To aid in your technique for staying on rollers – use a sawhorse on one side, so you can stabilize with a hand. Use a low bench on the other side, so you can put your foot down. And don’t clip in! use flat pedals so you can catch yourself with your feet.
That also allows you to just walk into the room, and jump on the bike for 10 minutes instead of idly looking out the window, watching TV, or checking your Facebook likes.
Wind trainers / stationary trainers – same info – except without the small frisson of potential falling. Far less fun than rollers. But if you already have enough excitement in your life, or you have easier access to a stationary trainer – sure use it. All the same applies.
- Schedule short sessions. 10 minutes / 15 minutes / 30 minutes – the minutes will pass like hours. Suffer – do short intervals and Tabata sprints, using a timer.
Work up to 30 minutes of Tabata sprints. You’ll be a much stronger rider. Amazingly stronger. Don’t suffer your life fading during training- make it short and hard. What are Tabata sprints? If you don’t know, look here.
But if you want to go longer – see below re watching films.
- If you are riding these short and hard sessions – try it 5 times a week – before you even think about it: right when you get home from work, or just before you get into the shower in the morning – slot it into your routine, mindlessly.
- But – don’t overcommit and then quit. Just start with 1 session. Forget you did it, and then do 1 the next day, or 2 days later. Or later that evening.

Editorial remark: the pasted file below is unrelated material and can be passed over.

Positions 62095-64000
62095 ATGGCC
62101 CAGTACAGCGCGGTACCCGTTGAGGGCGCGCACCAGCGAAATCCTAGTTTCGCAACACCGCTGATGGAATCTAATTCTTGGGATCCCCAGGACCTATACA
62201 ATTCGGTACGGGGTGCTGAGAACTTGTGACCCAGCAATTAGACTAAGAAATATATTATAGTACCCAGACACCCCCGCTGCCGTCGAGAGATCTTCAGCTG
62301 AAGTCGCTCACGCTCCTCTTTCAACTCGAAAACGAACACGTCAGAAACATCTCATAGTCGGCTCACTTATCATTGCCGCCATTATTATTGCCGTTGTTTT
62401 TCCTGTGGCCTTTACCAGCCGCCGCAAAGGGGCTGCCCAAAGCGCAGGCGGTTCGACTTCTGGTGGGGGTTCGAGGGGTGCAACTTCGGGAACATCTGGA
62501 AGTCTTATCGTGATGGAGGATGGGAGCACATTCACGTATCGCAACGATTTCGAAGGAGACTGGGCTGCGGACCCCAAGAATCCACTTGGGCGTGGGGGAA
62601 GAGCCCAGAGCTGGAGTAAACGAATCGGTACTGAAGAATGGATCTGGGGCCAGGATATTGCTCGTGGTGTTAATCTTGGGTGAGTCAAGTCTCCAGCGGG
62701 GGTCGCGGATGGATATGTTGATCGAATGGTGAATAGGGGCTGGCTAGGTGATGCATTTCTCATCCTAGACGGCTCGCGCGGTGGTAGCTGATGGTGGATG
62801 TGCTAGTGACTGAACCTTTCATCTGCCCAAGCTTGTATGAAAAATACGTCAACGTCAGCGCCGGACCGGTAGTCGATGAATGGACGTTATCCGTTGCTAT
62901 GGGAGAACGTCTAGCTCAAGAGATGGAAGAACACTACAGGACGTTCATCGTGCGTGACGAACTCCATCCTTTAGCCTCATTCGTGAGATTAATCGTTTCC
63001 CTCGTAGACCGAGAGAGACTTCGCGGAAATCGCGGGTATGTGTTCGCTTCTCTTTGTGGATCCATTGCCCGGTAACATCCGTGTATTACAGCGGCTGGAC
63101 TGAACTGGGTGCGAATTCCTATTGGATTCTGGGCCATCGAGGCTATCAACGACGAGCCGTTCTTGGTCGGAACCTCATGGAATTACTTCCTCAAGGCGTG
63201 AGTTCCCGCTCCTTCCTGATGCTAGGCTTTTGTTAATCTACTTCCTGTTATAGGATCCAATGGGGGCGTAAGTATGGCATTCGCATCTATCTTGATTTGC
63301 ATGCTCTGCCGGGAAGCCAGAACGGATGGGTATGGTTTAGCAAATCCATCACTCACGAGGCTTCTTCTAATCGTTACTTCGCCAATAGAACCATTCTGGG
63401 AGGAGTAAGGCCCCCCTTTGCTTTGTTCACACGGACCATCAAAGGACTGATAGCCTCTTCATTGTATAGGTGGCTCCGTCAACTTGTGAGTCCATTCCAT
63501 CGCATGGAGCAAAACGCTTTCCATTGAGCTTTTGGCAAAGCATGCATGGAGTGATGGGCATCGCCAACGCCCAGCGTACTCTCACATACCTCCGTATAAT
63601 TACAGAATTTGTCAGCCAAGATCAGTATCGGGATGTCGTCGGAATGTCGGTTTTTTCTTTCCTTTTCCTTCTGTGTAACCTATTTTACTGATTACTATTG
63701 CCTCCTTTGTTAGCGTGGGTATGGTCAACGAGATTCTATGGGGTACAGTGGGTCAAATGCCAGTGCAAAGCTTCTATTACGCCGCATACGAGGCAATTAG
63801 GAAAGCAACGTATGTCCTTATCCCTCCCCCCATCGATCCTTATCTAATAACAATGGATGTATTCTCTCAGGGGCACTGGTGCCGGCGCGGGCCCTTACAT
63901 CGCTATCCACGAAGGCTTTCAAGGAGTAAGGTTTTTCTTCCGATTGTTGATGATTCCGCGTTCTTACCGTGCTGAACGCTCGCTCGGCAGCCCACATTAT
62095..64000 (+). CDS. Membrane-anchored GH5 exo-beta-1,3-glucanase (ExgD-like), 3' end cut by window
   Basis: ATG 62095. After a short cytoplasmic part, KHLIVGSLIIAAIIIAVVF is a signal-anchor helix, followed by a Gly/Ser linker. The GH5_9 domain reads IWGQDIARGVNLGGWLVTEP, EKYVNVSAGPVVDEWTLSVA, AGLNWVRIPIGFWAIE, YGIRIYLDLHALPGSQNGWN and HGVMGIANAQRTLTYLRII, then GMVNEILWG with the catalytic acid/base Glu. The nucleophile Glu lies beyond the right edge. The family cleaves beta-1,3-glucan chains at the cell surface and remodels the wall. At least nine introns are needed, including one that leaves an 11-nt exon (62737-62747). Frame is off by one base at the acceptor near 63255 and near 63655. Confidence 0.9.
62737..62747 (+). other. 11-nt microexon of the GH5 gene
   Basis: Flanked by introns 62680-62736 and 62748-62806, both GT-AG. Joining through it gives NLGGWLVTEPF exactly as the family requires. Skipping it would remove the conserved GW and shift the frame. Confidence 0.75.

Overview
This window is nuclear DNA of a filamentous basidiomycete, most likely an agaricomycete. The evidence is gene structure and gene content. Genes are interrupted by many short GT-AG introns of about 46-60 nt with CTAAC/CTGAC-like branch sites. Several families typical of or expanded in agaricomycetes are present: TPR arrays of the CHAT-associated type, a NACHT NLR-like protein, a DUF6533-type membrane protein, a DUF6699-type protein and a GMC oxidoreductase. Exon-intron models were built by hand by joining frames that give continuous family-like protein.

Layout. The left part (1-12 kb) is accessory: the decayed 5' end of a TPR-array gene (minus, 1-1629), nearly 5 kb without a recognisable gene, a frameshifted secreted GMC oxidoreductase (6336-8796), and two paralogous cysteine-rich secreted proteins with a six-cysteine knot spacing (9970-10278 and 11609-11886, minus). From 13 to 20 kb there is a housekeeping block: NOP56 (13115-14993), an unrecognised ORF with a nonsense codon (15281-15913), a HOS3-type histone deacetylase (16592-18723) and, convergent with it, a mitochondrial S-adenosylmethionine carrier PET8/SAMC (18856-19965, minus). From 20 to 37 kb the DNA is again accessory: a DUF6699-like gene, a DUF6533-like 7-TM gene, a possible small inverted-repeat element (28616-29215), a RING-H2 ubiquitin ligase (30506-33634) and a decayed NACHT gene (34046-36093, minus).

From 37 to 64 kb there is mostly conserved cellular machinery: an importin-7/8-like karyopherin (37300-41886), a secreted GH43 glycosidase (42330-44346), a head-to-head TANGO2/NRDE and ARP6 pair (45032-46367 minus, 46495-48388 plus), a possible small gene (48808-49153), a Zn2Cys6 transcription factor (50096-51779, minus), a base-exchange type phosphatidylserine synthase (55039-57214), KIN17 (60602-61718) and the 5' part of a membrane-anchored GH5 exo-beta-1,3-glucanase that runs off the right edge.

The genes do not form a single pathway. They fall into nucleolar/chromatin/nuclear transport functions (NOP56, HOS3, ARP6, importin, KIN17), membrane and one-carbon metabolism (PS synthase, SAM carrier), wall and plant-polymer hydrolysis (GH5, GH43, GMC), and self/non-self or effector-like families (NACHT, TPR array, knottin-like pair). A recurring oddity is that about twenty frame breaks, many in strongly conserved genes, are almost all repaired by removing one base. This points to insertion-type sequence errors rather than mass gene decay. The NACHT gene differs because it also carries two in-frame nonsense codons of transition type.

- Understand that riding indoors is incredibly dull and having someone to share it with halves or depending who it is, perhaps doubles the dullness.
- Once you have done it a few times, write down a schedule for yourself and stick to it. If you’re doing shorter sessions agree (with yourself) that you can skip 3 out of 15 sessions.
- If you’re doing longer sessions – and your partner doesn’t show up – well YOU can still show up – you’re already there. Just go solo, perhaps less than a movie length – try the sprints then.
- If you want to stay on for longer than the short sprinting sessions – watch movies – all the action films you’ve missed…all the superhero films you really want to see – turn up the volume to make it over the noise.
- Music – have your own personal “Spin-cyle” class or whatever it’s called in New York – make a set list, alternate tempos, and stick to it. Very hard to do. Or the Velvet Underground. Or X. Or – Wire. Try some opera for a change. Then Ornette Coleman. Maybe Phillip Glass.
- Keep a set of lighter than your normal use kettle bells next to your trainer. When you get off the bike, do a few squats and swings.
Why kettlebells? Quickest way for a strong core – that’s the key to sprinting strength and cycling success. You won’t get it quickly from constant mileage; kettle bells and other quick effective core exercises are the fastest shortcut to strength.
Also add a few pullups on your doorframe. How many can you do? Most of my riding partners started with a bare minimum ability of 1 – 4….now we’re all at 20+. Not from crossfit, which can break you and suck up riding time too…but from just doing a few guerrilla strengthening move – 100 mile rides come effortlessly now.
Top 1% – maybe not.
- No beer afterwards, water, always water in the winter.
- After a few sessions of indoor so-called riding, try to get outside again. In the winter sun.
- Dream about spring. It’s coming.
What if it’s not cold outside?
Hey, if you’re reading this for tips about riding on a trainer or rollers when it’s not freezing, icy, freezing rain or snow outside – just get outside, wear warmer clothing, don’t stress, go for a short ride, and maybe extend it a little.
Dark out? Use lights? Don’t want to go out of the neighborhood? Ride around the block, summon the joy you felt as a kid riding – even a kid riding in the dark – the most joyous feeling – that’s why we train and ride.